Remembering the Election

Published on Wednesday, June 01, 2005 in , ,

Despite the title of this entry, I'm not changing this into a political blog. This entry concerns a trick created by Robert Neale called "The Election Game".

This routine can be found in the February 1973 issue of Pallbearers Review, in Neale's article "End Game". His well-known "Rock, Paper, Scissors" routine (which many know from Tricks of the Imagination) works on the same principle.

As written, "The Election Game" is a great divination feat. However, I've been toying with the possibility of presenting it a memory feat. The trick isn't mine to give away, so the following description is written in an intentionally vague manner, and will assume you have the original article available for reference.

There are 4 people involved besides the performer. Three of them are holding the cards involved, and are referred to as the "candidates" in the following description. The fourth one stands with the magician, making the choices involved, and will be referred to as the "audience assistant".

Before each of the phases, there are 3 switches made (as described in the original article), with the particular switches being made by the direction of the audience assistant, and in view of the perfomer. The four phases in the memory version are:

1) The audience assistant chooses a candidate, and the perfomer can identify all the details on that candidate's card from memory.

2) This phase is described as "taking a poll". Two of the candidates are chosen by the audience assistant, and the performer can quickly determine who's card is better on two out of three qualities described on the card.

3) This phase is similar to the previous phase (perhaps referred to as taking a second poll), except that after the performer identifies the winner of the two, he details the qualities on each chosen candidate's card. This allows the audience to see how much work is apparently going on in the performer's head, and be amazed at how quickly it is done.

4) The final phase is referred to "rigging the election". The audience assistant choses one of the candidates, for whom the election will be rigged in their favor. The performer quickly works out which pairs of candidates to play against each other, and in what order (by the same two out of three standard used in phases 2 and 3), so that the chosen candidate wins.

Note that this presentation has a nice progression. The first phase simply involves one candidate. Phases 2 and 3 both involve two candidates, and the final phase requires apparently working out the relationships of all 3 candidates for a big finish!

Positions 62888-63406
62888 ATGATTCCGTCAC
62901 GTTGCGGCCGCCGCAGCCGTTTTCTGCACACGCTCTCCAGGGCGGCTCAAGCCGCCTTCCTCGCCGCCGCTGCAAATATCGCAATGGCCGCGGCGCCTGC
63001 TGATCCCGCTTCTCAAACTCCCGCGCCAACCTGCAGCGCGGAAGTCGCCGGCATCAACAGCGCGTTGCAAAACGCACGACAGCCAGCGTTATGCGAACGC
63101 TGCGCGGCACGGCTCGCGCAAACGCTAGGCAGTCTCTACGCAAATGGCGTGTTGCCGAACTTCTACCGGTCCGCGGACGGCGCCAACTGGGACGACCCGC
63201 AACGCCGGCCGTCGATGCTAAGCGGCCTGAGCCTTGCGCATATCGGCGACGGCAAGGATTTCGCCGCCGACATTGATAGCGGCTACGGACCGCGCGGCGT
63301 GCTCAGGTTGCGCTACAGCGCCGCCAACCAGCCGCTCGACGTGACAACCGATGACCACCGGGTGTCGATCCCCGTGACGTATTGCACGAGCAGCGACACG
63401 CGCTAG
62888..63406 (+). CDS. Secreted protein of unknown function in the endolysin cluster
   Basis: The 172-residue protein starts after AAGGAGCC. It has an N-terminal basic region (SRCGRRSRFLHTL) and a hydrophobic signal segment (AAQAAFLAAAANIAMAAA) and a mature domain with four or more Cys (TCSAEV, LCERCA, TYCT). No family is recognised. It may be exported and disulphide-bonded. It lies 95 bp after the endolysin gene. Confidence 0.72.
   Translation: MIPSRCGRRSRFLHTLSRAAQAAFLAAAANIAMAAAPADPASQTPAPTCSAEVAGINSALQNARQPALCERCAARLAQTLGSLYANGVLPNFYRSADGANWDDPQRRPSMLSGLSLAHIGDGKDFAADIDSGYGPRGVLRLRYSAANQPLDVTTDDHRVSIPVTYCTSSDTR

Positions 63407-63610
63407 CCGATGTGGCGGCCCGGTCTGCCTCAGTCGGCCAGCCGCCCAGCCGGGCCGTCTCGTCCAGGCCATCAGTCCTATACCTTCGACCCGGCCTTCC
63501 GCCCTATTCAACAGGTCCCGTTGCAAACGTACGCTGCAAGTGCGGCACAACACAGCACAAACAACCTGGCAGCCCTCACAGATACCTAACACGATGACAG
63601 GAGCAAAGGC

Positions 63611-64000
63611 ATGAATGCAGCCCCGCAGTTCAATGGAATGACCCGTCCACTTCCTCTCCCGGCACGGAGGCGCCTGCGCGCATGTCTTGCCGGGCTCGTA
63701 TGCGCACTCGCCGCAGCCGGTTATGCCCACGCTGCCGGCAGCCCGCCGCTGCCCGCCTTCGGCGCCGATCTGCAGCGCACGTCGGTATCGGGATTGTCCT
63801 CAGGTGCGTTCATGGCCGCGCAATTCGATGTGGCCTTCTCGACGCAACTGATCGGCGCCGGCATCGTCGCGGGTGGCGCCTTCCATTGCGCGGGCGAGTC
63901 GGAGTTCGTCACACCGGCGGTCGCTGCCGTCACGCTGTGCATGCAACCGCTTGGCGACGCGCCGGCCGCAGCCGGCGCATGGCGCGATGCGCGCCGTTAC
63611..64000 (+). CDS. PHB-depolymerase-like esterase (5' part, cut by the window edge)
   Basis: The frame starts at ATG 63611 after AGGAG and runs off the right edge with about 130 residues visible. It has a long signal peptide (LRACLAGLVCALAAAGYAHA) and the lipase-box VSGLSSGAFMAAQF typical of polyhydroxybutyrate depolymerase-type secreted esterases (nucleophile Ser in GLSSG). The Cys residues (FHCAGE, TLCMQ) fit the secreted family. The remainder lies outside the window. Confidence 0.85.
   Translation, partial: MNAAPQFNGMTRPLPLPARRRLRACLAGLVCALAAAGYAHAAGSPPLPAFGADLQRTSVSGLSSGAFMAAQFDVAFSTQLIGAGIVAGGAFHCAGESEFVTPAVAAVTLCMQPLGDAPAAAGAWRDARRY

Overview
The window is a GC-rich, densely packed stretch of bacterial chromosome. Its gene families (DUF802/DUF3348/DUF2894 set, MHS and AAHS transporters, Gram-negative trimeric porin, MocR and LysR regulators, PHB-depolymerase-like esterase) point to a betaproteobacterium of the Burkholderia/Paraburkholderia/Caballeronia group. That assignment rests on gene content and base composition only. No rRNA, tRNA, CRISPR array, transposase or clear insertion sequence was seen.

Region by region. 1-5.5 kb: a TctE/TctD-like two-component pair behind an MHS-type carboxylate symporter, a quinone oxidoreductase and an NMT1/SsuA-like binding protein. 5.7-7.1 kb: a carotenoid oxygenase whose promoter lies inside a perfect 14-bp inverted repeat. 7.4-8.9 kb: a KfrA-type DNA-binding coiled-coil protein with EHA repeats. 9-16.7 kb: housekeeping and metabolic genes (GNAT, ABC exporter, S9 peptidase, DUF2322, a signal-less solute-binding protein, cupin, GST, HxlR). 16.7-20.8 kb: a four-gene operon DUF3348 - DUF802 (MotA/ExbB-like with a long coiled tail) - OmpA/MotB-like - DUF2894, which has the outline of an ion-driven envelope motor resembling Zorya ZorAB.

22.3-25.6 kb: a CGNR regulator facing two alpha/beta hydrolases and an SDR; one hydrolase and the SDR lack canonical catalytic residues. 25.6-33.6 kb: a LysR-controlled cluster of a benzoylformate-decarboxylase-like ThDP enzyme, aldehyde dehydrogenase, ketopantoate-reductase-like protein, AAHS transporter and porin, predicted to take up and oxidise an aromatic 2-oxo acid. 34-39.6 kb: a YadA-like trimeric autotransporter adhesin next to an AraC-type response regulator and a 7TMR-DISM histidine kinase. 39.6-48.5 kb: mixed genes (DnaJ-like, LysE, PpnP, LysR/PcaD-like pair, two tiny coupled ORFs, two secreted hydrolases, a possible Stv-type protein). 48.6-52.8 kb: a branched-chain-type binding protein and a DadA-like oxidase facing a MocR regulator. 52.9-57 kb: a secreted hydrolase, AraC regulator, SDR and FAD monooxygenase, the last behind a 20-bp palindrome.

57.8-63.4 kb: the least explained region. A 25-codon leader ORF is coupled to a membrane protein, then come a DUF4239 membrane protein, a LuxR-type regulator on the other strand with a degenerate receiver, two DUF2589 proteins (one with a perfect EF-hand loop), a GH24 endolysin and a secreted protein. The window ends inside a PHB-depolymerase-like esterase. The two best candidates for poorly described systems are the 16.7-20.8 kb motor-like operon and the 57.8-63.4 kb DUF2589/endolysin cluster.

My two new additions to this effect are the presentation of it as a memory feat, and a simple method for following which card is where.

Following where each card is through four phases may sound like a lot of work, but the nature of the original Election Game makes it much easier than most would think.

There's a simple mnemonic I've worked out, however, that will help. To remember the initial set-up, simply think of a freeway sign that says, "Ahead: Day Spa (turn Left)"

How does this help? Before I explain further, I'll be changing the spelling of "Day" to "Dae" in the following mnemonic, so that it works better with the original description.

Look at the cards in the original description, and note how the capital letters in the following version of the mnemonic correspond to each card: "AHeaD DAE SPA (turn left)." Also, note that "turn left" refers not only to which card is better than which in the initial arrangement, but also to which way the mnemonic should be read (towards the left, initially). This will be true throughout the entire routine.

As the 3 switches are being made before each phase, all you have to do is follow the "AHeaD" card through all the phases, and remember to change the direction from right to left, as you would in the original routine.

In the first phase, let the audience assistant choose which candidate you are to recall. Starting from wherever the "AHeaD" card fell, work out what card that person has (during this phase, the mnemonic will be read towards the right).

In the second phase, you'll simply determine which of the two selected candidates will win as you would in the routine. Don't forget to follow the "AHeaD" card, though!

In the third phase, you're going to determine the winner of the two selected candidates as before, but then you go into the detail of what qualities are on both the chosen candidate's cards, as well (again, thanks to the mnemonic and your tracking). To the audience, it should seem that you've worked out who had what quickly, and how those qualities would compare, all in an incredibly lightning fast manner!

The final phase, involving all three candidates, is done in the same manner as described in the original article.

Personally, I prefer to follow the mnemonic and the "AHeaD" card through all four phases, even though you don't need to for the final phase. That way, if the audience assistant (or anyone else) tries to corner you about who has what, or who is better than who, you're ready - just like a someone who really memorized all the data could!

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